Jason, I have a question that maybe you can answer. I almost don’t want to ask it but, I am a big, big horse lover and I was wondering if you know anything about the protection they may have in Korea and China during filming. The US is very concerned with it’s animal actors (My favorite HBO show “Lucky” was canceled when two horses died during the filming of the show. Many people felt that the deaths, while sad, were not caused by the filming. So when we see these war scenes I was wondering if you could give me an idea what may be happening. Is it real, is it CG? Any info would be appreciated.
    Anyway will be hoping to hear from you soon and happy to let you know what’s happening with us. Stay safe in this scary world we live in and we will be sending you our list soon.
    Rose and Joe

    • Hiya Rose,

      It’s great to hear from you again! Happy holidays to you too!

      As for TV dramas, it’s awesome that you keep up with them. I heard “Three Kingdoms” is epic and is around 95 or so episodes. I remember I use to binge watch a lot of those longer dramas years ago. I gotta get back to that 🙂

      “Red Cliff 1 & 2” are great movies. I feel they’re classic and always recommend that movie to history / war buffs.

      “Goblin” is the new hot drama here in Korea. I know a lot of my friends overseas absolutely adore this drama and can’t stop talking about it. I’m so behind in dramas. I think I only watched like two in 2016.

      I’m glad you two got to see “Empire of Lust”, “The Admiral: Roaring Currents”, and “War of Arrows.” I feel that Korea has been pumping out some great war movies these days. I feel that many foreigners, such as myself, learn a lot more about Asian history watching these films.

      If you and Joe can, I would definitely try to watch “The Last Princess.” It’s a really good watch and just an underrated story on the tragic life of Princess Deokhye.

      As for the other movies of 2016, if you two can catch “Train to Busan”, “The Wailing”, or “The Handmaiden”, those three movies are highly recommended. I can’t get enough of those three films.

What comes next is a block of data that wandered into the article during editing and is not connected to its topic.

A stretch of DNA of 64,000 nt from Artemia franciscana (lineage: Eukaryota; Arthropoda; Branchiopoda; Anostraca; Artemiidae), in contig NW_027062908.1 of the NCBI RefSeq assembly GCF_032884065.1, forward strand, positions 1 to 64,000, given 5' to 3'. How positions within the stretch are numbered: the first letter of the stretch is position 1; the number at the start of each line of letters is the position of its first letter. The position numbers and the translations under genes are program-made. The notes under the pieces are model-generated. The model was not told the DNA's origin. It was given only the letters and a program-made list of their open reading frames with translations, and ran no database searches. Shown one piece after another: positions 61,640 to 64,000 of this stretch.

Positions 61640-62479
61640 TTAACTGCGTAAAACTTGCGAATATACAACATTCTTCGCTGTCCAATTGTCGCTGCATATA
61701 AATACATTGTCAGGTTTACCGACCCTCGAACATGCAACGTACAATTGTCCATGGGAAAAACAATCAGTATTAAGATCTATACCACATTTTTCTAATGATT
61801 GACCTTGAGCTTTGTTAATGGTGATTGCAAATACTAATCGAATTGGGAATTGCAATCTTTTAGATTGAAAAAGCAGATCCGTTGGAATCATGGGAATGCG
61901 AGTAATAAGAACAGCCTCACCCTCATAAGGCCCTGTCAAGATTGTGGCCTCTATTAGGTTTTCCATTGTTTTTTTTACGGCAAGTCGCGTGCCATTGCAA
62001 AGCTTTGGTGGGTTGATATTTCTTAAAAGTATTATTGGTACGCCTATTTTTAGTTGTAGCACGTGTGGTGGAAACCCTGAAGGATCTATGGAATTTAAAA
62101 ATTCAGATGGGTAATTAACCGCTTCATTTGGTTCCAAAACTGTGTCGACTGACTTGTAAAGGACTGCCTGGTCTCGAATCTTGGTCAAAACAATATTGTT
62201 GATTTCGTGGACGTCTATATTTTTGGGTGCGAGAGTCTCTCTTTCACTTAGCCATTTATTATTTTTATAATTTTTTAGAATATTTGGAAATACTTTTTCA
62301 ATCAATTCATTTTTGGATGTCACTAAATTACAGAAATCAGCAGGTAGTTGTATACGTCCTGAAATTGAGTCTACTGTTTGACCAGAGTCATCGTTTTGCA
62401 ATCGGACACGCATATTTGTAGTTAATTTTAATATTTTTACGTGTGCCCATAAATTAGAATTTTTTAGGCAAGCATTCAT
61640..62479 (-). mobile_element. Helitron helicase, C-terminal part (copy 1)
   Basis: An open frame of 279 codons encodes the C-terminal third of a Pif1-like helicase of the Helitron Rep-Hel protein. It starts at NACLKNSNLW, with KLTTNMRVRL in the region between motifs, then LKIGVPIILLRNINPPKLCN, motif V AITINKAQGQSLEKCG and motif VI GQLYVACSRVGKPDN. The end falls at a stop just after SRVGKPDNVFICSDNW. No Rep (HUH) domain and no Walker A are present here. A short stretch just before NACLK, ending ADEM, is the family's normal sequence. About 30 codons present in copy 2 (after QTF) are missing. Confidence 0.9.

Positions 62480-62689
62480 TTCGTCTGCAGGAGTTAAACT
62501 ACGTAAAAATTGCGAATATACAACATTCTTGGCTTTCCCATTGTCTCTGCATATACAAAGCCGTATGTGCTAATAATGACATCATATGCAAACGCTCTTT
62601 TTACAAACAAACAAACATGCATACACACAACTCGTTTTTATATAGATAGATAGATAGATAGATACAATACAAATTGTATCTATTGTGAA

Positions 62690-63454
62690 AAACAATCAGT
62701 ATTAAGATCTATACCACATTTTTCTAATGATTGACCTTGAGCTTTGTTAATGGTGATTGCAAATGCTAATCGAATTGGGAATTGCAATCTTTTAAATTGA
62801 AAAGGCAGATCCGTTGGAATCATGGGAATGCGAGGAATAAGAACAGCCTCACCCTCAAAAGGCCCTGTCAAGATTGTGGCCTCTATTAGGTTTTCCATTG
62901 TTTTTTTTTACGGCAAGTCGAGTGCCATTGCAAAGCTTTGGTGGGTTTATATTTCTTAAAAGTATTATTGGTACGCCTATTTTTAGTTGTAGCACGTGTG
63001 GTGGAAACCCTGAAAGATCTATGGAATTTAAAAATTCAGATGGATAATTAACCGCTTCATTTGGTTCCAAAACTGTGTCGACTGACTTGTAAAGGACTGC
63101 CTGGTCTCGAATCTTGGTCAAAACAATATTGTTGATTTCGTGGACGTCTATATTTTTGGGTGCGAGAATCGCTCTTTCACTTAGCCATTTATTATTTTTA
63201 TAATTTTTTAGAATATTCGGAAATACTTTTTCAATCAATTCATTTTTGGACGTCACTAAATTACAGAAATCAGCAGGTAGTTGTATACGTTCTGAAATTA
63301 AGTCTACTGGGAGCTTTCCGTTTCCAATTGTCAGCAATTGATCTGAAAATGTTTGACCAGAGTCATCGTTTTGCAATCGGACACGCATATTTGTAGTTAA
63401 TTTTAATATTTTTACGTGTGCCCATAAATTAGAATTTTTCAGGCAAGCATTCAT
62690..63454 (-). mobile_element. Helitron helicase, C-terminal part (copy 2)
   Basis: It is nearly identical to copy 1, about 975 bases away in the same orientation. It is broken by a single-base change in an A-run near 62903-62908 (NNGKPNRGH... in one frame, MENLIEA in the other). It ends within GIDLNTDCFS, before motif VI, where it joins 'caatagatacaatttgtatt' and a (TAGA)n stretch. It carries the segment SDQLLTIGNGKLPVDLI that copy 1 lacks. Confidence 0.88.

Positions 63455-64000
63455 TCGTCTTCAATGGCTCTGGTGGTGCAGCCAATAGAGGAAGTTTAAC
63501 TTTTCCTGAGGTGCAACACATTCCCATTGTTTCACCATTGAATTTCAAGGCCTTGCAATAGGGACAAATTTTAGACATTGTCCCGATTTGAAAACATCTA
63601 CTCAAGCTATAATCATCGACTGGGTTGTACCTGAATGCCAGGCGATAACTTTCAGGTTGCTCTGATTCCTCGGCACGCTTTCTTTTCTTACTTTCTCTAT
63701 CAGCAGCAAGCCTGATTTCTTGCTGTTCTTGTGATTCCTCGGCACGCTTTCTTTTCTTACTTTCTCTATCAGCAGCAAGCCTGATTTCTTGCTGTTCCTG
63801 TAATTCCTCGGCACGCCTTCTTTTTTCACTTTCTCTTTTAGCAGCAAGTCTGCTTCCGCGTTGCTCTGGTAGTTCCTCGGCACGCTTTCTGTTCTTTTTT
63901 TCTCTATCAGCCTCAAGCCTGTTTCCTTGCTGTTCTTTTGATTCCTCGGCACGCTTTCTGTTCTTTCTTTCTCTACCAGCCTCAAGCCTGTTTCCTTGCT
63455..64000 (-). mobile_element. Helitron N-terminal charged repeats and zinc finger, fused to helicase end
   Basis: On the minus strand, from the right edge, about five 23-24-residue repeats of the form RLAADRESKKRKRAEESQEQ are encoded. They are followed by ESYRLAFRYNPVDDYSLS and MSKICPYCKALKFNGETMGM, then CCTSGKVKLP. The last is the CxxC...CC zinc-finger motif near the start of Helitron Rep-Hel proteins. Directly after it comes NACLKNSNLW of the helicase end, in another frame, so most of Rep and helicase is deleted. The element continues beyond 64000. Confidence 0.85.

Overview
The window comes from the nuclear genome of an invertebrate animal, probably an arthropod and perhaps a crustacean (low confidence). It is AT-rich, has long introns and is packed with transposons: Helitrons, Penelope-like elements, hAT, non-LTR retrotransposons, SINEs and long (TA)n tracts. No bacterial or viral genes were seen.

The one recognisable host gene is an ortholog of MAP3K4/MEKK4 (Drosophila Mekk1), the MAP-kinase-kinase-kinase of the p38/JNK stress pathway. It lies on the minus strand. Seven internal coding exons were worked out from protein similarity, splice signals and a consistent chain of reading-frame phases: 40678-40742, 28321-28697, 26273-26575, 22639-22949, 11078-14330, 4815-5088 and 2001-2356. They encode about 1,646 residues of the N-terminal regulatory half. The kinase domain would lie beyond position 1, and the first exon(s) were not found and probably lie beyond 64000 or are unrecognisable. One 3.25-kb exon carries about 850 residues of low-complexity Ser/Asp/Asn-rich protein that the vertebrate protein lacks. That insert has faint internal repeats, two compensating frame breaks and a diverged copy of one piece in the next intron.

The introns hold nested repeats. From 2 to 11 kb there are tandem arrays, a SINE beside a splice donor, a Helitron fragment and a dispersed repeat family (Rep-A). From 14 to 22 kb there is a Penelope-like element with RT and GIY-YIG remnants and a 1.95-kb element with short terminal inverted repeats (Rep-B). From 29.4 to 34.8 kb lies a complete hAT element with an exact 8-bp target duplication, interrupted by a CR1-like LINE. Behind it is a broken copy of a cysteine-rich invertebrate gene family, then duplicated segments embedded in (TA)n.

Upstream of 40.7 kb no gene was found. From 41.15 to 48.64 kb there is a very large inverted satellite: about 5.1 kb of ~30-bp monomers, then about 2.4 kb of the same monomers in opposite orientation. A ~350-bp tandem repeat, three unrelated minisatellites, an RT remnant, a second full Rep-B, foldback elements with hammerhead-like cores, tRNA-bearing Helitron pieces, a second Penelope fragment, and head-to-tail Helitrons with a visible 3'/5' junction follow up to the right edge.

And your last question about horse treatment, I don’t know much about horse standards in movies. But I can guess that they’re treated well, as if they’re not, there would be a lot of animal rights groups on those movie production companies. I would think most horse scenes are real horses (and not CGs).

      In addition, I feel that the Korean movie industry is slowly becoming like Hollywood, in terms of high pay, the glitz and glamour of the actors, and treatment of animals and actors.

      I hope this answers your questions. Thanks for the awesome comment Rose and can’t wait to see your movie list!

      • Gotchagold

        So Jason we have been thinking about our top ten and I think that I will put this down in no real order since we are talking about two people’s choices and so I will just let you know our collective top ten.
        Crouching Tiger, Hidden Dragon (It started our love of Asian-english subtitled films)
        The Departed
        The Road Home
        The Admiral
        The War of the Arrows
        The King and the Clown (only me)
        Divine Move
        The Attorney
        The Warrior (only me)
        The Curse of the Golden Flower
        It seems that there alot of Chinese films, but we love them both. There are too many to list and I am sure there are some we left out. (The Face Reader,Treacherous are others.).
        We now have Youtube so hopefully we will get to see more. We seem to get just a lot of trailers on there, but I will figure it out unless you have a suggestion. Tonight we will watch the Wailing (I think)
        We will keep in track. (oh, yes we are planning to go to the Asian Film Festival in NY this summer. We couldn’t go other years because my elderly mom was ill)
        Rose and Joe

  • shazwagon

    The Wailing is a knockout!

  • eno

    The Wailing is by far the best movie of 2016 not only koreean movie

    • pacyderm

      by far one of the worst movies of the year at least.

  • Theyn Smith

    What the I just saw The Wailing and I don’t really remember when was the last time I found utter dumb ass fucking retarded fuckwit of characters like this. I movie was just getting more and more infuriating as it went on. How are people liking this movie the fuck?

    • XB

      is the movie good or bad ? in overall ? you are saying he s bad but the two comment below is totally the opposite xD